Goldenrod

By Ian Parks Ian Parks
If I don't say it
someone will: the wind
blows through the goldenrod
like death flows through a crowd.
I watch it from a distance
as the whole field lifts and stirs.
Close up, it holds the promise
of a less than perfect world.
I knew the thing
before I knew its name.
Now all I know
is what the name infers:
a life of pure sensation
or the rod some angel brings—
announcing a momentous
death or birth, each face
expectant, brightly-lit.
I say the name and what it means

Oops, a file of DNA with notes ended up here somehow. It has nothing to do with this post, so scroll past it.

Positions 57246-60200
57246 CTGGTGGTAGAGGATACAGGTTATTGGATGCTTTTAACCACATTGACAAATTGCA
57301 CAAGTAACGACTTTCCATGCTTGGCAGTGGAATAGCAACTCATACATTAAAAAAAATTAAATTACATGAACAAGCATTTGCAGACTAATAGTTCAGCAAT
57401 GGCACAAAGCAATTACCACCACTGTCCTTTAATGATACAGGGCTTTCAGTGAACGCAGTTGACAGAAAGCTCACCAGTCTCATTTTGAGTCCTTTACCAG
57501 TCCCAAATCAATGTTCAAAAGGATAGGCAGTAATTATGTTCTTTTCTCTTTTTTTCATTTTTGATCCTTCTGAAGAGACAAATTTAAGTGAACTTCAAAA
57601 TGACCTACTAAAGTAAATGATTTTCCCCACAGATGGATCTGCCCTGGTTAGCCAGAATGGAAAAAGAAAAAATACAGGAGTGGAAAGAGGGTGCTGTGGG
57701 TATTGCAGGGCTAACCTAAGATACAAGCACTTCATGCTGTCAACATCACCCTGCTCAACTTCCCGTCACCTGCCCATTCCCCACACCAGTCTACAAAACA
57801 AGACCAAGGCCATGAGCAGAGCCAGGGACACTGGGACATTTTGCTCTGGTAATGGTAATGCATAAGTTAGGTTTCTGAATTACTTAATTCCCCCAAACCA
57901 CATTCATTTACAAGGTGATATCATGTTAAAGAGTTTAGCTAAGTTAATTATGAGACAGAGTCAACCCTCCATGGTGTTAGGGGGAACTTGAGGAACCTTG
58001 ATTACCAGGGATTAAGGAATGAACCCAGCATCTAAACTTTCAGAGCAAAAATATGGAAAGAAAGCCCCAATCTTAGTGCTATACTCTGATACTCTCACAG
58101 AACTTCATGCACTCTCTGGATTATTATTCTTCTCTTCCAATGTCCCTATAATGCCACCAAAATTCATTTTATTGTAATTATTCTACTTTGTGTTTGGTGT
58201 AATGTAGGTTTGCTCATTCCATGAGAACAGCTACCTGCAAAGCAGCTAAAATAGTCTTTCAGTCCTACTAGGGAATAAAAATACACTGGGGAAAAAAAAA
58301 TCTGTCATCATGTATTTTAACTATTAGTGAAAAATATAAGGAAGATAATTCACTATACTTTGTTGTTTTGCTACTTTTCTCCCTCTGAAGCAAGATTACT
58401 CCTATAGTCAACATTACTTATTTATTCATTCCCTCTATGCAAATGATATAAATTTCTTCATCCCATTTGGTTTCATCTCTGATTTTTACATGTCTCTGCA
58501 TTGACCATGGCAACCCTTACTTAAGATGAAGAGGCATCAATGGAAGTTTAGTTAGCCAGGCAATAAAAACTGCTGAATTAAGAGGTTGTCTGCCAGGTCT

until the meaning blurs.
The wind blows through the goldenrod
like death flows through a crowd.
Nothing is accomplished
and the world is changed by it.

Source: Poetry (August 2002).

Report a problem with this poem


Your results will be limited to content that appeared in Poetry magazine.

Search Every Issue of Poetry

Originally appeared in Poetry magazine.

This poem has learning resources.

This poem is good for children.

This poem has related video.

This poem has related audio.